To date, the value to society from the one million (and counting) government open datasets has largely been achieved through efficiencies realised in the form of savings or economic surplus, such as reducing commute times, rather than by generating sustained revenue. The exceptions are the use of weather and climate data to improve forecasting models and the use of GIS data to create new services for business and citizens.
Growth in the established commercial markets or entrepreneurial start-ups that profit from government open data will continue as more diverse and rich datasets are opened for public consumption. New markets will develop as open data standards in areas such as personal health management or residential or business energy consumption become widely adopted.
However, the benefits to government to sponsor and maintain an open data program have been indirect and difficult to measure. To obtain quantifiable business value from its data assets, government must identify and pursue open data use cases that produce additional revenue, improve business operations or achieve better program outcomes.
For example, increased compliance may result when tax and revenue data is used internally by a licensing and permitting agency to scan transactions involving properties of individuals or companies owing taxes. At the same time, Gartner advises program managers to track and publish the costs associated with each open dataset. Posting the cost of producing open data is one way to determine its value to society and is a reminder that ‘open data is not free’.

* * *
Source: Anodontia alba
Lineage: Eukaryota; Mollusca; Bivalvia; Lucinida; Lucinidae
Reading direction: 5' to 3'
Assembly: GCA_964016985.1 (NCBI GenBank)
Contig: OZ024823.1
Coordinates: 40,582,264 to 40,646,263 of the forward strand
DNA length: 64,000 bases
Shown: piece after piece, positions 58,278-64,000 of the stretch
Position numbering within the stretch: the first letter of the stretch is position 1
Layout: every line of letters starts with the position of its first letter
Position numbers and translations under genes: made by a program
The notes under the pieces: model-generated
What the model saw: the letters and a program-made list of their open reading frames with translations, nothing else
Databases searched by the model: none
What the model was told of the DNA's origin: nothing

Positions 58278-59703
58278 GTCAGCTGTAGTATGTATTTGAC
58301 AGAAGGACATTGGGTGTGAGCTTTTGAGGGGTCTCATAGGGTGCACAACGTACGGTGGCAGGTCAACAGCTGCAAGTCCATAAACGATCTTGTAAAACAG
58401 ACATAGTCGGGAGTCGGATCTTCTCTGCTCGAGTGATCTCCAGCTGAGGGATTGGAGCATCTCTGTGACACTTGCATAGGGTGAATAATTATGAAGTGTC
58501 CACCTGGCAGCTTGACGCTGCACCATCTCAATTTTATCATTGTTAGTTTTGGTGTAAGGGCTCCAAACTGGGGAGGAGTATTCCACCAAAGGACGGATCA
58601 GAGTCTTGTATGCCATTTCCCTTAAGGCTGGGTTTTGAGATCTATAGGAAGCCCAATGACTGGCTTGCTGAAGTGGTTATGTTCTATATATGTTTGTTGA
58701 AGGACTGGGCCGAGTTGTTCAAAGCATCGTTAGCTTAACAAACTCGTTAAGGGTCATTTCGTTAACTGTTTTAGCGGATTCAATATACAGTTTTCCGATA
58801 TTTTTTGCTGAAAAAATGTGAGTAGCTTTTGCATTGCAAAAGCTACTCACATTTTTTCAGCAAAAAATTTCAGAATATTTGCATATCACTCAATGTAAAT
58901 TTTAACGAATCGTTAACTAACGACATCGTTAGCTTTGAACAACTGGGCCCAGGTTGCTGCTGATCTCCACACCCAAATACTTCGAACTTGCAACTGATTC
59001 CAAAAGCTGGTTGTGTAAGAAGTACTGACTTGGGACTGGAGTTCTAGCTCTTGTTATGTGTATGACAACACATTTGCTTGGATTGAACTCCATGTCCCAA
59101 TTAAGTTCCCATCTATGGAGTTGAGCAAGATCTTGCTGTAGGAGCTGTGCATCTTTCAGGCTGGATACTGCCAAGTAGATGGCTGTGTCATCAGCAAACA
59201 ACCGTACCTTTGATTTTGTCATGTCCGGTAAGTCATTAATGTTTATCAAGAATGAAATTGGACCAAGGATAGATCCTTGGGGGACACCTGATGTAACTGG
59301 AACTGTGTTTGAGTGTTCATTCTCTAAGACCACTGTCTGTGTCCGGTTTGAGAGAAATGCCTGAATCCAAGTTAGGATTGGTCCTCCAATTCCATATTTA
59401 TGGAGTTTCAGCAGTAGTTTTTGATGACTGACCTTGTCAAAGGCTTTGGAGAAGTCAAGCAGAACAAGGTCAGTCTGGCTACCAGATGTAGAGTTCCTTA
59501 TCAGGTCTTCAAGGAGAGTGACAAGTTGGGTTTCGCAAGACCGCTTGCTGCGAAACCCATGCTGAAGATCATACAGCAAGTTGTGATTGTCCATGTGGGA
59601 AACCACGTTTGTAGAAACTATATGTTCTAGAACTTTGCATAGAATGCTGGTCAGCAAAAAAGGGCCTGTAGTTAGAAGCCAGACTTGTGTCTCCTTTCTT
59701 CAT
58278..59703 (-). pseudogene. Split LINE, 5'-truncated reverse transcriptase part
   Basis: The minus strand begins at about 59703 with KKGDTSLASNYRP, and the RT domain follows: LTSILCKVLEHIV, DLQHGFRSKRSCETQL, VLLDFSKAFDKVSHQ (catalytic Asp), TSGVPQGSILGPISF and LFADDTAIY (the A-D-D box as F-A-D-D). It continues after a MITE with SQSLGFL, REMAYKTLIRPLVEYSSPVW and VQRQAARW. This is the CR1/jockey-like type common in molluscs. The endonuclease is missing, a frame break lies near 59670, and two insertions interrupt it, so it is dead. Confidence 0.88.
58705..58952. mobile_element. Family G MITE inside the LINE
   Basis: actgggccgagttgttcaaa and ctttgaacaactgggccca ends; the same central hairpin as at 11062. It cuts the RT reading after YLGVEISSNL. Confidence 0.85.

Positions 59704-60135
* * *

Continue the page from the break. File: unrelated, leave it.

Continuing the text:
Through all stages of the information life cycle, government information management practices must evolve to allow any service or application to use or re-use data within the parameters of its access rights. The seamless exchange of government data across agencies, jurisdictions and industries requires the end-to-end digitalisation of business processes and data accessible through web APIs. What will emerge are transformed business processes or radically new service delivery models enabled by the flow of open data among government agencies, citizens, businesses and things.
The role of legacy modernisation
Many government organisations are struggling with modernising their legacy mission-critical systems by using a combination of commercial off-the-shelf (COTS), open-source, re-usable and externally sourced (including cloud-based) solutions. At the same time, these organisations are involved, to different extents and degrees of maturity, in a number of open government initiatives that often revolve around making public data more easily accessible through web APIs.
These two activity streams may be much more closely related than many people think. Better integration and data exchange between mission-specific applications and more accurate data analysis capabilities to improve performance are top of mind for many government CIOs, and yet they rarely connect the dots between those problems and how open data may offer a solution. Gartner recommends that government CIOs identify low- to moderate-risk legacy modernisation initiatives in which an open-data-centric approach can be used.